It also became clear that the race was not the most well-organized event ever as the start was postponed twice.  Additionally, the number plates we had been given at registration seemed to be made of something similar to extra-thick toilet paper.  Even before the race began, the number plates of some riders were beginning to disintegrate and fall of their bikes.  The organizers told us to memorize our numbers, and shout them every time we crossed the officials on our laps through the start/finish line.  I looked at the officials and shook my head in pity.  I could already tell that this race would be hell to officiate and determine results for.
The course started with a hard climb up a gravel road.  I am not the best rider in the mud, so I decided to attempt to distance myself from my field on the climb and enter the sloppy singletrack in the lead since this would probably be my only chance to overtake other riders.  With this in mind, I buried it on the initial ascent, gaining a gap on my field and catching the tail of the pro group who had started before us.  I entered the singletrack descent ahead of all of the other Cat. 1’s and began slipping and sliding down the trail.  The descent was slick enough that struggling to stay on the trail was so taxing that I wasn’t able to recover much before the next climb.  Because of this, I felt like I was sustaining an all-out effort for the entire race.
In the mud early in the race (evident since I still have a number).

Throughout the rest of the race, conditions deteriorated continually, and many descents were essentially unrideable by the final laps.  My number had fallen off on the first lap, and everyone else’s was definitely gone by the end.  Many riders lost track of how many laps they had done, and some others ended up only riding partial laps since the course was a figure-8.  Several chose not to finish since the mud was wreaking havoc on all of our bikes, and many decided that finishing was not worth damaging their rigs. 
My Bronto has fantastic mud clearance, but I was still experiencing horrible chainsuck near the end of the race.  I had to do the final two laps in my big ring because of this.  I later determined that this single ride had stretched and destroyed my previously new chain, hence the chainsuck.  Mud = suck.  I also crashed multiple times, once while on foot trying to get around another fallen rider.  It was literally so slick that it was hard to walk out there.  I got passed by a few riders, but I was reasonably sure that they were in a different category than mine, although I was not certain.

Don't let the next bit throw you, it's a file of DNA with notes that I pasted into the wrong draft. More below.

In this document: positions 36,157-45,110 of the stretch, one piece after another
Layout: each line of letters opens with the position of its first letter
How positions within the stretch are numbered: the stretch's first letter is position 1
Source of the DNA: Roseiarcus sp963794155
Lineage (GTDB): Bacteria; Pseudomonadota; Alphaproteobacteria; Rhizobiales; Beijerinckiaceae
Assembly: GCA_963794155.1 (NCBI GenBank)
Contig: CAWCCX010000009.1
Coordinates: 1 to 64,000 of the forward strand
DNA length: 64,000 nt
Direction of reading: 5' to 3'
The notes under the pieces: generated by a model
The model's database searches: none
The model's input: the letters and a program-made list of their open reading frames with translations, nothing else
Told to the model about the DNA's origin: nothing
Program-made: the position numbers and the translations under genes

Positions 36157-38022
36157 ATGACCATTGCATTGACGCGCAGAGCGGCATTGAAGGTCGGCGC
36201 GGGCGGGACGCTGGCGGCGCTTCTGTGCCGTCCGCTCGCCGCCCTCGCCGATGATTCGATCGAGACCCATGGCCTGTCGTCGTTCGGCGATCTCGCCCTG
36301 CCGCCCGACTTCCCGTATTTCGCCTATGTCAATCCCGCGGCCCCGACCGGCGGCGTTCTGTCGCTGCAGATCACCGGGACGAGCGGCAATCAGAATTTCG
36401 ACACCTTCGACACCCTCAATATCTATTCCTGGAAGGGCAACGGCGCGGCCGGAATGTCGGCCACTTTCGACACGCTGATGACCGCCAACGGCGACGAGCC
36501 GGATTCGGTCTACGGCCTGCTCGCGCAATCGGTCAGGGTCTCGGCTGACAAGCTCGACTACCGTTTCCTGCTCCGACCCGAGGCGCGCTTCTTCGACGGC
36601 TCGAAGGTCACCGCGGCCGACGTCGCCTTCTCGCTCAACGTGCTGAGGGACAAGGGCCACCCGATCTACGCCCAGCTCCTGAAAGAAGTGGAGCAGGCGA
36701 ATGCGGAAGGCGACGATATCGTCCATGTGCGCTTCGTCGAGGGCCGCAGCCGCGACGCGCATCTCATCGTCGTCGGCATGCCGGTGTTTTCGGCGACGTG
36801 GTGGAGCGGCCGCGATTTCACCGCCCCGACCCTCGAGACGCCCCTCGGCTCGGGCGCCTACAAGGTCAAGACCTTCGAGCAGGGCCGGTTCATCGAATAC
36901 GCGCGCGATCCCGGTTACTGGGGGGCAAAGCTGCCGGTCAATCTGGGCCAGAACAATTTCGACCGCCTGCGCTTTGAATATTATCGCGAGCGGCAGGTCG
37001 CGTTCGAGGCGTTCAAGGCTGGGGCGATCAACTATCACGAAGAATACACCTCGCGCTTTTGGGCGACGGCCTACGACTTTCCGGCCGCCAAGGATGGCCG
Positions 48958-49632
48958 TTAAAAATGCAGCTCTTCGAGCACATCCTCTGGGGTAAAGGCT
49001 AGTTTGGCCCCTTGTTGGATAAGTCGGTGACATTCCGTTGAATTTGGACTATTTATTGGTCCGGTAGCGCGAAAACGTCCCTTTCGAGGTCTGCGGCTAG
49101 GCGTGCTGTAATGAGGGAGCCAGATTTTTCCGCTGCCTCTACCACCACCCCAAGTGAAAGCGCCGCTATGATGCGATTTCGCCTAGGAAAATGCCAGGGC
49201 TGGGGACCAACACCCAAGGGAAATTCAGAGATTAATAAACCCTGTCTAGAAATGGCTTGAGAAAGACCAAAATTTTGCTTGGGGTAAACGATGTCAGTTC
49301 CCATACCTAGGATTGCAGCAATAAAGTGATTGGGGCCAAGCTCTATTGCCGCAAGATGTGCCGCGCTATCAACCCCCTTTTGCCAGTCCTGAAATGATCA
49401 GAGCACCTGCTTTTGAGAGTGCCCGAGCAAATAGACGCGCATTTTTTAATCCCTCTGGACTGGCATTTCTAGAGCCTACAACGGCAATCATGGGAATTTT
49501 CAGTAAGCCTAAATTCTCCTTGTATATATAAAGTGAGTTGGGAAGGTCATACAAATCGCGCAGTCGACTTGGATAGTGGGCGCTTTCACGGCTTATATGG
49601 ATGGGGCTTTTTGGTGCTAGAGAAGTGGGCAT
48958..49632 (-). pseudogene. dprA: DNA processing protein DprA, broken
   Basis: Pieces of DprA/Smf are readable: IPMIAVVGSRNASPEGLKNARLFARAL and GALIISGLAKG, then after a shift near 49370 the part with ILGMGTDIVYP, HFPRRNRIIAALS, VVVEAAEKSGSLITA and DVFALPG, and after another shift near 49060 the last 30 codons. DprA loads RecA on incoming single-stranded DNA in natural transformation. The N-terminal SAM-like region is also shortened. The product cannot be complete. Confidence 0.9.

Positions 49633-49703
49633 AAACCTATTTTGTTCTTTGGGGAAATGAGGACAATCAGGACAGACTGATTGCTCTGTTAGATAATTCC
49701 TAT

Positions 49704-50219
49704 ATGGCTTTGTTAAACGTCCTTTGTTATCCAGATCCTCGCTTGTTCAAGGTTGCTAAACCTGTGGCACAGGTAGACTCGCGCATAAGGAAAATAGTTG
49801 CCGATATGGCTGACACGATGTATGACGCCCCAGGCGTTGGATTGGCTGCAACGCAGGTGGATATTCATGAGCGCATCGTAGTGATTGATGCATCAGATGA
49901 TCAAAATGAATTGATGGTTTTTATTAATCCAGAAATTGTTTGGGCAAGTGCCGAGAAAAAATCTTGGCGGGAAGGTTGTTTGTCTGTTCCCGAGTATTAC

My poor abused steed after the race.  The short chainstays and curved seat tube gave me good traction and mud clearance but couldn't prevent the destruction of my chain and subsequent chainsuck.

I soldiered on, despite the horrendous riding conditions, and completed all of my laps.  It was apparent that most riders hadn’t done all of their laps, since almost no one else was still on the course, and I was positive that I was at least in the top 4 of my Cat. 1 field.  There was a band playing and a keg of beer, but the atmosphere was not exactly festive.  It was cold and wet, and everyone was absolutely destroyed from struggling in the mud for around 3 hours.  When the results were posted, everyone was pretty much outraged.  It seemed that none of the results were accurate.  I wasn’t surprised when I was listed nowhere in the top 10.  I made my way up to the officials’ tent with a mob of disgruntled racers to see if things could be rectified.
It was chaos up there, and I basically wrote the race off since I was sure there was no way they would be able to figure it all out.  Eventually, someone came up with a provisional result that listed me as the winner, and I was cautiously happy about it.  I thought it was possible that all of the racers that had passed me were in other categories, although I thought it was sort of unlikely.  I left the Horning’s compound for home, and once I got there I spent over an hour hosing off all of my gear.
After some hosing/washing at least it was pretty again.
 Eventually the official results came out via OBRA, and it turned out that I got 3rd.  I think this is probably a remarkable approximation of reality under the circumstances.  I am stoked to have officially made the podium in my first category 1 mountain bike race.  Hopefully I’ll be able to get some more decent results this season in races that are a notch less miserable.